With an astounding $119 billion in annual revenue, Kroger is the biggest supermarket chain in the world and the third-largest retail company of all. Its closest U.S. competitor is Albertsons, with nearly $60 billion in revenue.
When you go to one of these stores, you’re sure to notice a variety of differences – from the layout to the selection of frozen pizza in those refrigerated cases. But there’s one thing that will inevitably be the same: The temperature will be cool, no matter what the weather outside may be.
Grocery Stores Must Carefully Calibrate Building Systems for Efficient Refrigeration
FDA guidelines are built around avoiding the danger zone where bacteria can proliferate. That means keeping cold foods at 41 degrees Fahrenheit or below while maintaining hot foods at 135 degrees Fahrenheit or higher.
Due to its intensive refrigeration needs, the average energy use of grocery stores can be extremely high. EPA estimates have placed average annual energy costs above $4 per square foot – and that figure is poised to rise.
Grocery stores face a number of temperature control challenges other businesses do not:
Variance Between Hot Zones and Cold Zones
Prepared foods are becoming a major driver of revenue for many grocery stores. For some stores, they are so important as to be an integral part of the brand. Costco has maintained its hot dog and soda combo at just $1.50 since 1985, with its founder once telling the CEO, “If you raise the [price of the] hot dog, I will kill you.”
That’s dedication! Unfortunately, many smaller grocery stores are less prepared for the “grocerant” concept than Costco is. Hot food preparation areas represent more heat than a refrigeration system needs to contend with. That naturally results in longer, more intensive cooling cycles, which affects equipment longevity.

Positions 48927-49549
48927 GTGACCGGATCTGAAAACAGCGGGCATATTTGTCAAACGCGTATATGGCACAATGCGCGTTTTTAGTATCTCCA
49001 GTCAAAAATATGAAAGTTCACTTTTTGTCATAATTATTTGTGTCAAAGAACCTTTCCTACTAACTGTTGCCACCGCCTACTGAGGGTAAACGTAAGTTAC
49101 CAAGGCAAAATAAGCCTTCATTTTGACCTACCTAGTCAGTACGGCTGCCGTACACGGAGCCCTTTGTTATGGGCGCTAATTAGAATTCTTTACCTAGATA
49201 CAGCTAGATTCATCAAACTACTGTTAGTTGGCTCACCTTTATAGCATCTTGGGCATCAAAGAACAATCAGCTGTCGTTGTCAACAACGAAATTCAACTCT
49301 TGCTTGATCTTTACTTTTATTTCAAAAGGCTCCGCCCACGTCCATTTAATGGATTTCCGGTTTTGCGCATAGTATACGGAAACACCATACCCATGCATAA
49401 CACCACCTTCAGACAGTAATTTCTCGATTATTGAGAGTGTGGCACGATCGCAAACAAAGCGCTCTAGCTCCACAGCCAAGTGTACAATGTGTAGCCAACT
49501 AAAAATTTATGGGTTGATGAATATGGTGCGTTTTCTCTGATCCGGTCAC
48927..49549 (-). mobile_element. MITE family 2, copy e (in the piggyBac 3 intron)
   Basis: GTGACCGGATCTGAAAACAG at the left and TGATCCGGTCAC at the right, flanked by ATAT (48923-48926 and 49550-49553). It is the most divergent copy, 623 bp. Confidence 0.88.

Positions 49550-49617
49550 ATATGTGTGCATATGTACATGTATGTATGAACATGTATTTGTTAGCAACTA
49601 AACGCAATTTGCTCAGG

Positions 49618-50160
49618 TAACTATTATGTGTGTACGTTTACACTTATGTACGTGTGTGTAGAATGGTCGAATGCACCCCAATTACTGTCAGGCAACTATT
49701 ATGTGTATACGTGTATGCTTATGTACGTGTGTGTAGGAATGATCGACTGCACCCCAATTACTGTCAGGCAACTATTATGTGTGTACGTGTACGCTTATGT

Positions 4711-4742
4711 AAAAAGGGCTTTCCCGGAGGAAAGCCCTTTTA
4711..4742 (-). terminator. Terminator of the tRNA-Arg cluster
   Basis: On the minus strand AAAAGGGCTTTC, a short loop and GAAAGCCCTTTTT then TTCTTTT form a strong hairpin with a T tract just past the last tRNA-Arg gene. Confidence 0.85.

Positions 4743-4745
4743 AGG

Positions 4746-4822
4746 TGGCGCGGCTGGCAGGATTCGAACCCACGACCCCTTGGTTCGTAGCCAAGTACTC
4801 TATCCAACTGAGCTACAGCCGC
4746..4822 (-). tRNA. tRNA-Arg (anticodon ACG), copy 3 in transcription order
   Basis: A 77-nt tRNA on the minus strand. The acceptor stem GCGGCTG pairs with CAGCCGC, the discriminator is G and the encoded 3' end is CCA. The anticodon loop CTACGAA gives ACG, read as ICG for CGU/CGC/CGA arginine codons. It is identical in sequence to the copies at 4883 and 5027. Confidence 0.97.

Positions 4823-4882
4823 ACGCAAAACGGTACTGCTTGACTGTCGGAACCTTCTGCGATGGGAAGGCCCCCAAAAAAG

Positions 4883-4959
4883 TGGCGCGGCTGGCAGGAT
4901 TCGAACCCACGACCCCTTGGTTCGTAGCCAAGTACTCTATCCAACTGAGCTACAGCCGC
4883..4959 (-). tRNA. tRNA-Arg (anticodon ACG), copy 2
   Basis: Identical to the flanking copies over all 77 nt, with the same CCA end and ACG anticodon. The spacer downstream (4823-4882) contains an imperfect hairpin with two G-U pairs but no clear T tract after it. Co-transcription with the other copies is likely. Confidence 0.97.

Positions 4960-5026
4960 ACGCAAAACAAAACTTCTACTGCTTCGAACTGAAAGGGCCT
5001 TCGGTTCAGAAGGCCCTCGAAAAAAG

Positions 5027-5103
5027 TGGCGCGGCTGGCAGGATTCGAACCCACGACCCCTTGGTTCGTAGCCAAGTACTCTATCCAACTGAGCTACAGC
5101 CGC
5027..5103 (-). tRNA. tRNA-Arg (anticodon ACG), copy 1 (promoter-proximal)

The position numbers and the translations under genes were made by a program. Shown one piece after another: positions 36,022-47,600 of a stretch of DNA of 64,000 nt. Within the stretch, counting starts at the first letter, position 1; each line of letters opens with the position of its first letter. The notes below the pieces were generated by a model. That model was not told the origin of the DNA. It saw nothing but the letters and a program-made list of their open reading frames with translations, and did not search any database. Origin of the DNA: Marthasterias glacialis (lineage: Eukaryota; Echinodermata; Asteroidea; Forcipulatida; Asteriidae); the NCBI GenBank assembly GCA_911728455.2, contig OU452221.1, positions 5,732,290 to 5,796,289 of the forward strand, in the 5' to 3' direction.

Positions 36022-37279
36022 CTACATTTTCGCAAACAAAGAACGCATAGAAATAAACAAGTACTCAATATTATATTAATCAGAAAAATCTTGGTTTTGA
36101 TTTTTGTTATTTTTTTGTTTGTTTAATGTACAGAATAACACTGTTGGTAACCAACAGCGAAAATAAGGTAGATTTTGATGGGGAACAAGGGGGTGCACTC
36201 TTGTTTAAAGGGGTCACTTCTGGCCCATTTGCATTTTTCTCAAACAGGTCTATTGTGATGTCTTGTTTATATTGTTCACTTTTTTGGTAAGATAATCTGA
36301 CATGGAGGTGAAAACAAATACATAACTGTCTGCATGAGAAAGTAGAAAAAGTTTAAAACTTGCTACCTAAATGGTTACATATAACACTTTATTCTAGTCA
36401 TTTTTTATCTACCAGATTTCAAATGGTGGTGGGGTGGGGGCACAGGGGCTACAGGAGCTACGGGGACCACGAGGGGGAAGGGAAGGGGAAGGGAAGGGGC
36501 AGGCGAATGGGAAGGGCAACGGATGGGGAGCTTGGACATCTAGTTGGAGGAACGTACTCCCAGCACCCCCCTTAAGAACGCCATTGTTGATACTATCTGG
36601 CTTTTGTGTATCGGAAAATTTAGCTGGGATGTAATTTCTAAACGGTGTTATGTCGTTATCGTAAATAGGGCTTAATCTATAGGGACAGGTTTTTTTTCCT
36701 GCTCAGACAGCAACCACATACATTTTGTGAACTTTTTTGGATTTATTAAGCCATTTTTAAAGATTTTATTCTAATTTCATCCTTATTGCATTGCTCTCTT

Ambient Energy Loss
Grocery stores can suffer from ambient energy loss for a range of reasons. Many grocery stores are refitting their doors to create a tighter seal when closed. The longtime use of sensor-operated automatic doors is also seeing renewed scrutiny, as these may leave the store open to the outside air longer than necessary.
As buildings age, it gets more and more difficult to manage internal temperatures. Problems with the building’s outer envelope interfere with natural heat transfer throughout a space, making it hotter in the summer and colder in the winter. Intensive retrofitting can be a challenge, however, especially for 24-hour stores.
Lights and Occupancy
Lights and refrigeration are often combined in estimates of grocery store energy usage, making it harder to untangle one from the other. Taken together, though, it is generally accepted that these are the two biggest energy draws. Fluorescent bulbs or LED bulbs are widely used in grocery stores due to their reduced heat output.
One modern approach is to tie the HVAC in with a building management system. These systems use a network of precise sensors to determine the total occupancy of an area and micro-adjust the lighting and temperature in that zone to fit. Refrigeration systems can also be designed to reclaim and make use of waste heat.
Savings of millions of dollars a year could hang in the balance based on fundamental engineering decisions that shape the refrigeration system. Once those decisions are made, they are often difficult, costly, and potentially risky to undo. With that in mind, grocery stores like Kroger and Albertsons often choose Copeland compressors.
Copeland is a Trusted Brand with a Long History in Commercial Compressors
U.S.-based Copeland has been a major player in commercial compressor engineering since the 1930s. Always an innovator, it was one of the first to successfully bring a semi-hermetic commercial compressor to market. These days, Copeland is a favorite of the leading grocery store brands, like Albertsons and Kroger for many reasons:
Longevity and Reliability
A standard commercial compressor operates in the field for about 8-10 years, assuming sound maintenance practices are adhered to. Copeland has a strong reputation for maintaining output later in life than many other brands. Years of experience have allowed Copeland to eliminate many points of fault.
Ease of Use and Maintenance
Copeland commercial compressors are easier to install, adjust, and maintain than many competing brands. Since Copeland is an American-based company, finding the components required to keep your compressor in operation is usually straightforward. Many refrigeration technicians are deeply familiar with the brand, as well.
Mechanical Efficiency and Power
Grocery stores have a limited influence over precisely how many compressors they need to use, with big changes in configuration planned rigorously in advance. Copeland brand compressors help manage overhead due to their energy efficiency, combined with ability to push the levels of refrigeration grocery stores demand.
Choosing remanufactured Copeland compressors makes it easier for grocery stores to field a large number of compressor units at a lower cost. Choosing Copeland ensures they get the highest level of reliability, power, and efficiency.